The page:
Recently, the concept of Self-Care has become apart of our cultural lexicon. There is no clearly defined definition, and is subjective to the person practicing self care. I’ve been practicing self care post healing from heart surgery two years ago. My journey to self-care came out of a post-surgery depression, one that many fall into after a difficult procedure. Little warning is given that following a big procedure, you can likely fall into a depression. You’re adjusting to new life, holding space for healing, and getting used to a new routine. Honoring self-care has truly impacted my life, and has allowed me to be the most healthy version of myself. 

Self Care is simply what you make of it. There is no guideline, or specific rule to follow. Instead, it is about holding space for you to take care of your most important asset: Yourself. It comes in many shape and forms, and not everyone can dedicate an entire 24 hours to self-care, due to the fast paced nature of our society. Self care is all about finding and honoring what feels good, and what makes you happy, energized, and present throughout your weekly commitments. 

Here’s what I’ve found to truly positively impact my week, and feel my best.


My self-care Sunday starts with a proper nights rest. I feel my best when I have had a good nights sleep, one that is uninterrupted and where I feel fully refreshed and rested. I try not to set an alarm, and allow myself to wake up independently. While this doesn’t always happen every Sunday morning, I honor the day by allowing myself to take time to rest – whether its relaxing on the sofa with a good book, or taking a power nap, feeling fully rested allows me to perform my best. 


Once I am awake and have completed my morning ritual (meditation and journaling) I usually find myself on my mat for some Sunday morning yoga. This has become my form of spiritual practice, and I equate it to Yoga Church on Sunday mornings. Some days my practice consists of a heated Power flow, and others it is a calm, relaxing Vinyasa where I am 100% focused on linking my breath to movement. I usually practice 2 hours of yoga on Sunday’s, one class is a bit more active, and the other class is a bit more restorative. I find that this creates balance and clears my head space.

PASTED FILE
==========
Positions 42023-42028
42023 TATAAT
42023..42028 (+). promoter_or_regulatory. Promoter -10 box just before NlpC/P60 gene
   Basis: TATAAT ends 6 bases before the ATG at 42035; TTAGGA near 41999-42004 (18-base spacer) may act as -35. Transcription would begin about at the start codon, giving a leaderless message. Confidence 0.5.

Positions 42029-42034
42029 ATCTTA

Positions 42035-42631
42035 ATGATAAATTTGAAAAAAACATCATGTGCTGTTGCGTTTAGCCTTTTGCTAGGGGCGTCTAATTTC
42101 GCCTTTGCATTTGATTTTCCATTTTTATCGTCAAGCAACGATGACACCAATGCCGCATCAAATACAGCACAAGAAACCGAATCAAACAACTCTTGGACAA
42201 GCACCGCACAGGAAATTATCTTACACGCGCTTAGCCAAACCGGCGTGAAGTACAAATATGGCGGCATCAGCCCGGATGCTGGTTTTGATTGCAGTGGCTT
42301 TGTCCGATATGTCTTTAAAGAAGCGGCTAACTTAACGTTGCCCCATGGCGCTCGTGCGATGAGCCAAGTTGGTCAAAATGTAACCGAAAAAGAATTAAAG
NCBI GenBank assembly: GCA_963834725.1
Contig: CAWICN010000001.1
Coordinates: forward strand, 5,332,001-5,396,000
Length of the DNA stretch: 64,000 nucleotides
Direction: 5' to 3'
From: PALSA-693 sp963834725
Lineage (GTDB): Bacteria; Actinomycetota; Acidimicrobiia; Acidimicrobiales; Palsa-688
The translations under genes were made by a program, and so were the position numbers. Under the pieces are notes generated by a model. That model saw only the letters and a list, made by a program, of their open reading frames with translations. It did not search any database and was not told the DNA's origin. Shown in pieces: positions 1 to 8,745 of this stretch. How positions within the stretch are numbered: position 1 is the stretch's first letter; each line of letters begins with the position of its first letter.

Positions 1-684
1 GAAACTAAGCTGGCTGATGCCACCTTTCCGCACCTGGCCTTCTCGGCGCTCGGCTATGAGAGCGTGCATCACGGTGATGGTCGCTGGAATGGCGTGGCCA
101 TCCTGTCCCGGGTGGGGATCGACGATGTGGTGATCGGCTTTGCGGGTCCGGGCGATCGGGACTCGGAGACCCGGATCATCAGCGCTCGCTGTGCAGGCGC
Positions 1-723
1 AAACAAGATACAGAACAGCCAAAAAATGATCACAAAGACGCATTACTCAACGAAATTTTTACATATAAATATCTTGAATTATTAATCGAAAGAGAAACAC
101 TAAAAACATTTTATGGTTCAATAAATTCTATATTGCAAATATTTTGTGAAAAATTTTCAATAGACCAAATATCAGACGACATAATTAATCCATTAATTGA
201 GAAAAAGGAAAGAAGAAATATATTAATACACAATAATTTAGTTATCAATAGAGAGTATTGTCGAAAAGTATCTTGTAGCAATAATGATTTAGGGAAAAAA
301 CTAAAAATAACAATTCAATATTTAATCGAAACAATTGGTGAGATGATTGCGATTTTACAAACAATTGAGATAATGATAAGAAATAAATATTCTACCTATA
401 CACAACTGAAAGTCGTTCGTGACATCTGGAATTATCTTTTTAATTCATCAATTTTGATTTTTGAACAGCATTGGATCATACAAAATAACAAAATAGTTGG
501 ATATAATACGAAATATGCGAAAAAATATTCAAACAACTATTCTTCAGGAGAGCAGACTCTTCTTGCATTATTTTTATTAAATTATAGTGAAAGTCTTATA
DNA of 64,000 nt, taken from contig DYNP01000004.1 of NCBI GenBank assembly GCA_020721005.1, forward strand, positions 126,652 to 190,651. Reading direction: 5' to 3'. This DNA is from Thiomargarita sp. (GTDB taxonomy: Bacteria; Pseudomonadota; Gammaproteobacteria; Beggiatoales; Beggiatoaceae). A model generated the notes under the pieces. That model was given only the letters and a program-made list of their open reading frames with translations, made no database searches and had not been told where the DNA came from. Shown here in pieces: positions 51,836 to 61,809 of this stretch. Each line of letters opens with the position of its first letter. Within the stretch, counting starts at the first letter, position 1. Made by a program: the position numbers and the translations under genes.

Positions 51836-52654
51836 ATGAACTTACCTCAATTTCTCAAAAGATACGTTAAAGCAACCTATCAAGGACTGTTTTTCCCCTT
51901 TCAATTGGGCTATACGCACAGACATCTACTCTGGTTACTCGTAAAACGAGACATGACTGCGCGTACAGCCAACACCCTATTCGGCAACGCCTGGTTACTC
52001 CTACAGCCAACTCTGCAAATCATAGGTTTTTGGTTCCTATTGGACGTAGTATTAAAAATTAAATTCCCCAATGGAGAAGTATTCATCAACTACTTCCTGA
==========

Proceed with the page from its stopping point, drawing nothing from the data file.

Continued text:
Meditation + Journaling

Part of my self-care routine is to start my morning with a meditation and journaling. I use several apps that offer guided meditations, so each day is different. Although every so often, I turn to my favorite guided meditations to really set the tone for the day. After meditating, I read Melody Beattie’s Journey to the Heart, which offers daily meditations or things to ponder. These statements help me align to my best version, and get me thinking about what matters most in my day. I then start to journal. I’ve been incorporating I AM statements into my journal every morning. For example, I will write:

  • I am enough
  • I am the universe
  • I am love

These mantras become my guiding principles for the day. I also list out three things that I am grateful for. These typically include honoring my health, the people that have supported me that week, and anything else I find joy in. 

Meal Prep 

My final step in my Self-Care Sunday is meal prep. I brave the grocery store on Sundays because I enjoy the energy of the community, people watching, and have made this apart of my weekly routine. I try to find a new recipe to try that week, so will come to the store prepped with my list of ingredients. I focus on the necessities, and treat myself to seasonal fruits and veggies (hi, peaches)! Then I spend my afternoon and evening prepping my meals for the week. I’ll cut up my veggies so they become an accessible snack, and plan out my lunches so that I am not tasked last minute with scouring through the fridge to bring something to work. 

The beauty with establishing a self care routine is that you can make it your own, and it doesn’t have to be on a specific day of the week. When we honor ourselves, we can show up for others by being our best version. Self Care doesn’t need to be stressful, or an item on your to-do list. It is simply about showing up and dedicating the time to unplug and find joy in the things you like to do.